At the Rotary Karori/ANZ Bank business breakfast on 17 August, Professor Graham Le Gros,  Chief Executive of the Malaghan Institute of Medical Research and Dr Robert Weinkove, consultant Haematologist, spoke about the work of the Institute.
It is vital that New Zealand continues to have an independent research organisation carrying out the active biomedical research programme being undertaken at the Malaghan with the support  of Central Government,  businesses and community organisations alike. The Malaghan Institute is now into its fifty-first year of research operations in New Zealand.
Graham Le Gros, a Rotary Paul Harris Fellow, said the Institute has built a strong foundation in basic biological research and through decades of investment and support for its research into the human immune system the results are paying off.
The research staff have an understanding of the immune system that is making it possible to use the body’s own systems to heal itself. Their work is focused on cancer, asthma and allergies, and brain health research. In the next decade or earlier, we will see an immune-based approach applied to treating conditions such as multiple sclerosis, autism and diabetes.  
The Malaghan operates with 100 staff at its base in Kelburn. Graham Le Gros acknowledged his board colleague in the audience, Port Nicholson Rotarian Ian Paterson, along with wife and fellow Rotarian Jane.  Ian has contributed large sums of financial support to research at the Malaghan from sales undertaken by his real estate company, Just Paterson.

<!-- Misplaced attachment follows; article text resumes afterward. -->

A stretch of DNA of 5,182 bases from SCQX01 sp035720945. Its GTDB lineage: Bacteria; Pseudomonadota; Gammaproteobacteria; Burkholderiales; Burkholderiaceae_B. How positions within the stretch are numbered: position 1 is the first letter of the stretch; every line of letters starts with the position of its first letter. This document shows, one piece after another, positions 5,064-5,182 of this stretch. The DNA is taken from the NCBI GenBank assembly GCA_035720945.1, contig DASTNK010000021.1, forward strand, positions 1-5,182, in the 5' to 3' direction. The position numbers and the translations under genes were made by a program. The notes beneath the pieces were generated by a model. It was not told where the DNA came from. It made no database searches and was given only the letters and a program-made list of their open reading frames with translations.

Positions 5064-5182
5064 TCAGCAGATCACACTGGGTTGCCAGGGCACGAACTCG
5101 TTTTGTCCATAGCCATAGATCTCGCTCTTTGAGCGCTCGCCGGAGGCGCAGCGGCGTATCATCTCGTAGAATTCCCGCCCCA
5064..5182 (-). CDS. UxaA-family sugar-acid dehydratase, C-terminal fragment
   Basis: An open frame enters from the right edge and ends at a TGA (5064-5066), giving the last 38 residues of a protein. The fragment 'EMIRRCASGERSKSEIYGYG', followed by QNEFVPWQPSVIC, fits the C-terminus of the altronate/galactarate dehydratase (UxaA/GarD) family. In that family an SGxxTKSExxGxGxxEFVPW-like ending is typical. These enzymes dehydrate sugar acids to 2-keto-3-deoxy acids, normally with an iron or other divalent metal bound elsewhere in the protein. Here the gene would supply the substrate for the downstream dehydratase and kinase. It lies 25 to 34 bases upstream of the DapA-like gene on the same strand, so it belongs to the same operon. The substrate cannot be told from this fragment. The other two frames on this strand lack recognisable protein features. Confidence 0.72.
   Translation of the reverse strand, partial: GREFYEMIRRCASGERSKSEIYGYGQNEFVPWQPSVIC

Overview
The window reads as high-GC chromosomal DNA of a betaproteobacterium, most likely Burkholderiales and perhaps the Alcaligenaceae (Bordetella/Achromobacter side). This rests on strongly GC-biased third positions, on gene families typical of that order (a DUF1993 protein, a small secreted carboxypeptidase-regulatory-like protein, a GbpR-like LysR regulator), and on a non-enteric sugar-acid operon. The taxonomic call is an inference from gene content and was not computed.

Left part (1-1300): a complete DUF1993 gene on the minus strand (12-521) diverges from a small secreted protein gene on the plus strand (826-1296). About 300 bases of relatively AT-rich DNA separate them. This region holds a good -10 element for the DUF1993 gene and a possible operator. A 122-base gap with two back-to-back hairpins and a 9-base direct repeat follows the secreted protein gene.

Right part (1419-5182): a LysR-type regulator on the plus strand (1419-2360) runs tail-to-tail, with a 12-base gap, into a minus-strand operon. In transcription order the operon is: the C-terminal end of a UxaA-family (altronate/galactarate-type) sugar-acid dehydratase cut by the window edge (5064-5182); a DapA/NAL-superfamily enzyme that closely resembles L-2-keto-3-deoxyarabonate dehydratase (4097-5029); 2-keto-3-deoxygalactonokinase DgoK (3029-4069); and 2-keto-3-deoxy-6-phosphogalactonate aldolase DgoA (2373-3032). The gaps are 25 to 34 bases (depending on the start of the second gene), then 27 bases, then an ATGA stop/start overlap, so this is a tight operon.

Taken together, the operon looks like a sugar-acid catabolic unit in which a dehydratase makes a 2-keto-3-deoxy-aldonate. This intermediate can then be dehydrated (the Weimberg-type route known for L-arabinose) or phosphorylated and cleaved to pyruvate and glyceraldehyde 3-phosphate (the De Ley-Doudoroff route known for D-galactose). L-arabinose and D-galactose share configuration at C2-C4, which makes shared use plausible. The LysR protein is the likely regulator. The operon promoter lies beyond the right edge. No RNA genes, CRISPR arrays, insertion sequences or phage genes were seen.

Dr Robery Weinkove, Clinical Director of the Institute's laboratory team generating GMP-grade human dendritic cells, spoke on the Car T cell therapy programmes being undertaken at the Institute and provided a picture of how international research agencies, especially in China, are also leading on immunotherapy research. 
He said their task as a team at the Malaghan Institute is to roll out new cancer therapy  treatments, to build new cures for allergic diseases and to build the Mayo Clinic in the South Pacific.  Their goals are to build manufacturing capability, clinical experience and quality management, and to collaborate with all other research groups.
The audience had many pertinent questions to our speakers on the future of the research programme at the Malaghan and were left in no doubt that the Institute is recognised globally as a world leader and is well supported by strongly interested philanthropic individuals and organisations who want to see the Malaghan Institute for Medical Research play an important role in shaping New Zealand’s future.